The UK Government has said it will continue to work with Qatar to ensure all fans are welcome. It has produced foreign travel advice for LGBT+ people.

What general advice is there for visitors on clothing and public displays of affection?

Regardless of sexual orientation, Qatar’s tourism website states that visitors are expected to show respect for local culture by “avoiding excessively revealing clothing in public.” It cites examples of making sure knees and shoulders are covered. It also advises against public displays of affection by visitors. The UK Government warns any intimacy in public between men and women may lead to arrest.

Are any teams planning a boycott?

No team has committed to boycott the cup. In 2022, England manager Gareth Southgate said he was unsure what this would achieve, arguing that the team has “to use our voice in the right way at the right time.” 

Along with Wales and eight other European teams, England had planned to participate in the OneLove campaign for the tournament, where armbands would be worn by players. This was cancelled following threats of players being booked. FIFA is running a “No Discrimination” campaign, where team captains may wear armbands.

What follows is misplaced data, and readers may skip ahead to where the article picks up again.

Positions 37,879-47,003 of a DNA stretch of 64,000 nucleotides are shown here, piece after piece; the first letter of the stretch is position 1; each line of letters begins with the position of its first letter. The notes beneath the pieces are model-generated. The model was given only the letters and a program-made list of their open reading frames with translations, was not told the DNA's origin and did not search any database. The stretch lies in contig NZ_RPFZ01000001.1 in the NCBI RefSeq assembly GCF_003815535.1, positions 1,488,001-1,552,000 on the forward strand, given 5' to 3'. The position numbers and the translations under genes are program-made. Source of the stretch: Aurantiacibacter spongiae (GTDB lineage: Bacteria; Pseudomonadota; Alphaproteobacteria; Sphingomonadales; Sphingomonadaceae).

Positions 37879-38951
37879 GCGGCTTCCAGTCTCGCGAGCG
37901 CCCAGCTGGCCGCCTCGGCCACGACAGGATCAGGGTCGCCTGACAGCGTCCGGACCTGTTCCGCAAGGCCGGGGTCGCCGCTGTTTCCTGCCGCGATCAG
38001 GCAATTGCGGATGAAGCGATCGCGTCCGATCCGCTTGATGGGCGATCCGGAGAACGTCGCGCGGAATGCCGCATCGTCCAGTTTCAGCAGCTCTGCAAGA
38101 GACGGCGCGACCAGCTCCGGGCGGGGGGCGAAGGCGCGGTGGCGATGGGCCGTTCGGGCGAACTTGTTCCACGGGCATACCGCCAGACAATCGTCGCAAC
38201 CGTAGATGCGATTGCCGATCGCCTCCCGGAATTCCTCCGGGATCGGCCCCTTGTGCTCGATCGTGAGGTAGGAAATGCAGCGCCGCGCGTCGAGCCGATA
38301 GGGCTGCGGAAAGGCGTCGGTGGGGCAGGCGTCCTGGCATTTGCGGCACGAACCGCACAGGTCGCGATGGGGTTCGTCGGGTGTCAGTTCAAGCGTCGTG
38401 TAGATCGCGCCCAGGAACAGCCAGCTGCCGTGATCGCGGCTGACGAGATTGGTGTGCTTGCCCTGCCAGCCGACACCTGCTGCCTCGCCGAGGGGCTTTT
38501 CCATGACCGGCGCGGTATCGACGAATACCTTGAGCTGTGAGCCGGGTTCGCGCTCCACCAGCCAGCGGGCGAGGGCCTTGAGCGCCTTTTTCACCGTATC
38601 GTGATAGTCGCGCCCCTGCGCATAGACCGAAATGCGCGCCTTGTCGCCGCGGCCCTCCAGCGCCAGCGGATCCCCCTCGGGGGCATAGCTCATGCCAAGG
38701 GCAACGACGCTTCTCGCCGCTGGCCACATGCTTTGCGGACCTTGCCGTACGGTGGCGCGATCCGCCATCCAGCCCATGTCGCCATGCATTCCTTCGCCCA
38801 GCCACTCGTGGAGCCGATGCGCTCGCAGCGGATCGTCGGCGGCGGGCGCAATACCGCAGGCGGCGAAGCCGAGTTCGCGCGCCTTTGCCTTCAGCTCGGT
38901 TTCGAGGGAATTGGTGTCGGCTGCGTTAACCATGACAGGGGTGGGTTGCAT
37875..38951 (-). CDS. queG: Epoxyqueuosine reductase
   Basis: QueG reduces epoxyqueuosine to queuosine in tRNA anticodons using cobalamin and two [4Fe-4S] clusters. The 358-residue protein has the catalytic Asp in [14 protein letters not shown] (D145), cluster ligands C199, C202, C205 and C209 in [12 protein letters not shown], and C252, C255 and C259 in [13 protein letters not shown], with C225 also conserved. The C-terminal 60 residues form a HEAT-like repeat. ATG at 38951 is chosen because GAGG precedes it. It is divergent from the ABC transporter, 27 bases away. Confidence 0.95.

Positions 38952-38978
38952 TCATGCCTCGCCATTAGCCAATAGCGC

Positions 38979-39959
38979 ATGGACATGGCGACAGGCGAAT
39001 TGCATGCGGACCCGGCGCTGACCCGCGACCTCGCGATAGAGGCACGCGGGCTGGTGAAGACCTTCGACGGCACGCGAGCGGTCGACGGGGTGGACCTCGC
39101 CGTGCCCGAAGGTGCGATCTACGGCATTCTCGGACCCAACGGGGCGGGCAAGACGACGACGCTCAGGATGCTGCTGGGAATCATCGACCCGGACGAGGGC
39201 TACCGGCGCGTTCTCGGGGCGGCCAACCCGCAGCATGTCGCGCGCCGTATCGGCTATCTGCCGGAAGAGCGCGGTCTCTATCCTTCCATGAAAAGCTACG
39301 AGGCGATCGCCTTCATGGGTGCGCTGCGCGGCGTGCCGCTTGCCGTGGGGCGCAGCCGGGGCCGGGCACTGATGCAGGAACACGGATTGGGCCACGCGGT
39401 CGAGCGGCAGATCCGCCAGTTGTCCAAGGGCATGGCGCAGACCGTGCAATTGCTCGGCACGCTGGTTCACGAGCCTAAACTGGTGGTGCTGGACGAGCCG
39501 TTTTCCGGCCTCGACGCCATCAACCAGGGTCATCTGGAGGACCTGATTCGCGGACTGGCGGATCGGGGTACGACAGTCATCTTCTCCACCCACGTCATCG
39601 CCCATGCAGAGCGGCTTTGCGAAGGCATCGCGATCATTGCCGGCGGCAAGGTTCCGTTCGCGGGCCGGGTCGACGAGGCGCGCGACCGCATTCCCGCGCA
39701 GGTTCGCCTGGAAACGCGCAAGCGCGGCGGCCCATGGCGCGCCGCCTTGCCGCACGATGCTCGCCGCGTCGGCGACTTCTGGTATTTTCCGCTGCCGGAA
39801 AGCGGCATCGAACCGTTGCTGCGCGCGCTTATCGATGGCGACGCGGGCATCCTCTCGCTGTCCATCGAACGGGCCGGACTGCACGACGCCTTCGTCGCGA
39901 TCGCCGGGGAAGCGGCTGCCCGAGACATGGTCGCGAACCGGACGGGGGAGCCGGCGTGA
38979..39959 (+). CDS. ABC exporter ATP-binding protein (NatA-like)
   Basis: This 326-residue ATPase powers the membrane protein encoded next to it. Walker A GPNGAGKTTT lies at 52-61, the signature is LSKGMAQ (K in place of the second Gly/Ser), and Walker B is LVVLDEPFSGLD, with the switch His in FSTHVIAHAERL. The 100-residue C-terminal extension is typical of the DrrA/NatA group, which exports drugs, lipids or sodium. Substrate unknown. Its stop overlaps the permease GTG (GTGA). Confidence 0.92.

The UK Government has rejected a boycott. Instead, it said it would engage with Qatar to improve its human rights record. This stands in contrast to the Beijing Winter Olympics in 2022, where the UK supported a diplomatic boycott (with public officials not attending) in protest at China’s human rights record.

Will the tournament be carbon-neutral?

Qatar has committed to hosting the first carbon-neutral world cup (PDF). It said this would be achieved through the use of public transport, recycling, renewables and carbon-offsetting (eg planting woodland).

Meeting the goal is likely to be dependent on high levels of carbon offsetting. In 2021, FIFA estimated the tournament will generate 3.6 million tonnes of carbon dioxide equivalent (carbon dioxide plus other pollutants). Travel, accommodation, and construction is estimated to be responsible for 96% of emissions.

Will alcohol be allowed?

Alcohol is not illegal in Qatar, but it is an offence to drink alcohol or be drunk in public. On 18 November FIFA said, following discussions with Qatar, that alcohol sales will be limited to select sites, not including stadium perimeters.

What military support is the UK providing?

The UK has a long-standing defence relationship with Qatar, with the country hosting the RAF’s Middle East headquarters. Two joint air squadrons have also been established. For the Tournament, one joint squadron will provide air security while on regular deployment to Qatar.

What support is there for UK nationals?

The British Embassy in Doha, the capital of Qatar, cannot provide legal advice, but can help provide local information (eg lists of lawyers, interpreters) and support if individuals are victims of a crime.

The UK Government has also published advice for those planning to attend the tournament.  

Update log

August 2022: Added section on UK military cooperation and updated sections on LGBT+ inclusion and worker rights. 

October/November 2022: Updated in advance of Westminster Hall debate on 20 October 2022. Updated sections on LGBT+ inclusion and OneLove campaign.